dc:subject (graph) to determine that this particular ontology is
      likely to have valuable (useful) ontological information in it
      regarding the making-sense of the SVG picture. If the the human who
      made the bar graph SVG description had lied and put ferris wheel
      instead of bar chart things would proceed much more slowly. (How such
      things are handled we see in another episode.)

      Ok, so far the system analyzing the SVG file with the SVG Description
      of <myfoo:what>widget growth bar graph has located an ontology
      'ontology.dumontierlab.com' which says it is about 'graphs', and a
      term '. /BarGraph' which the ontology says is a 'subClassOf
      It (ontology.dumontierlab) goes on to show: '"./Bar">' is a
      '<rdfs:subClassOf' './GeometricObject"/>'.
      But does not provide any qualification or description of the nature of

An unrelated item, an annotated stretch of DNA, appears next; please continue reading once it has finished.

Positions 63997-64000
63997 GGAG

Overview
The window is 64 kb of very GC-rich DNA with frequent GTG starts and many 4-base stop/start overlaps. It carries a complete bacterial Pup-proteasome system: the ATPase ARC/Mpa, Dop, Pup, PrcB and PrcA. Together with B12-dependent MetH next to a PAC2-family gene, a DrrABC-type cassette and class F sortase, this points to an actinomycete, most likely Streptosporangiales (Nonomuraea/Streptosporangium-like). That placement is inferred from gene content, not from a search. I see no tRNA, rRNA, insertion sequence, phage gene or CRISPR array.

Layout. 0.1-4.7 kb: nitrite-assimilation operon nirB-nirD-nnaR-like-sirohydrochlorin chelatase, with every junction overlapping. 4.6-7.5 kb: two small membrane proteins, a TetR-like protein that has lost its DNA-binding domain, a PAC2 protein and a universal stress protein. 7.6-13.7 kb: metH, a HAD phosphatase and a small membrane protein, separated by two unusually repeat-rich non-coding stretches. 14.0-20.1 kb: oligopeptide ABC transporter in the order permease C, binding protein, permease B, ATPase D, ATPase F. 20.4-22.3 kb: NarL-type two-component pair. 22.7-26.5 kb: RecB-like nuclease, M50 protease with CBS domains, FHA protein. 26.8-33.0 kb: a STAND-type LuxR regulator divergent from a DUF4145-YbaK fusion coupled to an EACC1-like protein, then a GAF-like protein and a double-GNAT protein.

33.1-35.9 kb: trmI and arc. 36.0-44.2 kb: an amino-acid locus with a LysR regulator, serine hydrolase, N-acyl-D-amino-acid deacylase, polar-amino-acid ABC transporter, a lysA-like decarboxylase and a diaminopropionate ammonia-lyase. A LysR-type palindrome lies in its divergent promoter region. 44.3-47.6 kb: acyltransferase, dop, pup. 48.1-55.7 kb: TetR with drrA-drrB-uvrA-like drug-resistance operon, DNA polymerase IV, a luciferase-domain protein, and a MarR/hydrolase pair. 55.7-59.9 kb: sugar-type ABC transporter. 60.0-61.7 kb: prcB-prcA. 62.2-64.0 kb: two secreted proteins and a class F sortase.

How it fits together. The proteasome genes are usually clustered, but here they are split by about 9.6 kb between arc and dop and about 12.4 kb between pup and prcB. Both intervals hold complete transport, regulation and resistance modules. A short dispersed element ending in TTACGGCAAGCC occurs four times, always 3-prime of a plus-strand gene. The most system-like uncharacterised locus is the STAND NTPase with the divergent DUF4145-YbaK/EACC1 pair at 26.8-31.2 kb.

'Bar' being a 'subclass of' 'GeometricObject.' Whereas we see that
      there is information precisely about these missing qualifications or
      descriptions in the NASA JPL SWEET ontologies. In a near future
      episode we will continue this thread by showing what the SWEET items
      are and how PCS is used to virtually merge these ontologies into one
      coherent knowledge source about the SVG bar chart file and its contents.

      A final thought for this episode, next (example) we see that the
      ontology.dumontierlab has a provision '"./hasSource"' which associates
      the 'widget growth' (text) part of the bargraph's SVG file, its SVG
      Description in particular, as being the 'source' of info for the
      graph. Widgets (this is stated colloquially, actually it is the
      time-series of the widget values which) are the topic. Here the
      'source' (of numeric data). Ontology.dumontierlab also contains
      knowledge about other components in the SVG picture such as the
      end-lines, the titles, the axis-labels and so on. Next episode we see
      how the SVG bargraph is analyzed further; and, hence, 'made sense of'
      using the ontologies above.

      <!-- http://ontology.dumontierlab.com/hasSource -->
      <rdfs:label>has source</rdfs:label>
      <rdfs:range rdf:resource="http://ontology.dumontierlab.com/Source"/>
      <rdfs:domain rdf:resource="http://ontology.dumontierlab.com/Graph"/>
      The relation between an entity and its source of origin.
      Stay tuned for the next thrilling episode of Captain Semantic.